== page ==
During the alcohol septal ablation procedure, a small amount of alcohol is injected into the protruding heart wall, causing the “excess” muscle to die and eventually shrink, which allows blood to flow more freely. The procedure is done through a small flexible tube called a catheter that is threaded through a leg vessel and to the heart, similar to how angioplasty is performed to restore blood flow when a person is suffering a heart attack.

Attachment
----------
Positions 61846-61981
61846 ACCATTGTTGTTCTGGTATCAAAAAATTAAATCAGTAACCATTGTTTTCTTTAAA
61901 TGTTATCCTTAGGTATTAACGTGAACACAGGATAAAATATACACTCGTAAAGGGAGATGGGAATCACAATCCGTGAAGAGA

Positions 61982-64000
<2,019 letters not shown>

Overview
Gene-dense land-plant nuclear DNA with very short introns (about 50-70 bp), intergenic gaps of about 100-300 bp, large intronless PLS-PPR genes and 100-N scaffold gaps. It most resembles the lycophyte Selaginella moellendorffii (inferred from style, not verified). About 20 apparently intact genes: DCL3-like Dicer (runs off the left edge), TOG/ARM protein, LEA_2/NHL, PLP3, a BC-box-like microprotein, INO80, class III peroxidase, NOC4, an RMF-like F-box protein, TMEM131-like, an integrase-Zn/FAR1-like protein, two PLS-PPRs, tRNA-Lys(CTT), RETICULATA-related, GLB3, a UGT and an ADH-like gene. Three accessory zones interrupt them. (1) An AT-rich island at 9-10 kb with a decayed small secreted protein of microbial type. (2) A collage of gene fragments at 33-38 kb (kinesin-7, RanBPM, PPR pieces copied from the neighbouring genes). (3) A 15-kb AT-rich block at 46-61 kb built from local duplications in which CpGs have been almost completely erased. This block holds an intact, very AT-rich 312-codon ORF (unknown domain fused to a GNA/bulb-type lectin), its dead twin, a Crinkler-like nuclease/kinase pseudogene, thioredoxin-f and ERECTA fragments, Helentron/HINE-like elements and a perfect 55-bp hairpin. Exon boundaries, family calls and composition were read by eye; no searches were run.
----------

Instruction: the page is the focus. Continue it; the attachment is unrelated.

One of the more common side effects of alcohol septal ablation is called a “complete heart block,” meaning the electrical impulse from the upper atrial chambers of the heart is not transmitted to the lower ventricular chambers.

Obviously, a better option would be to apply all the strategies I mentioned in my Heart health videos to ensure the heart is functioning optimally, here’s one to help you get started:

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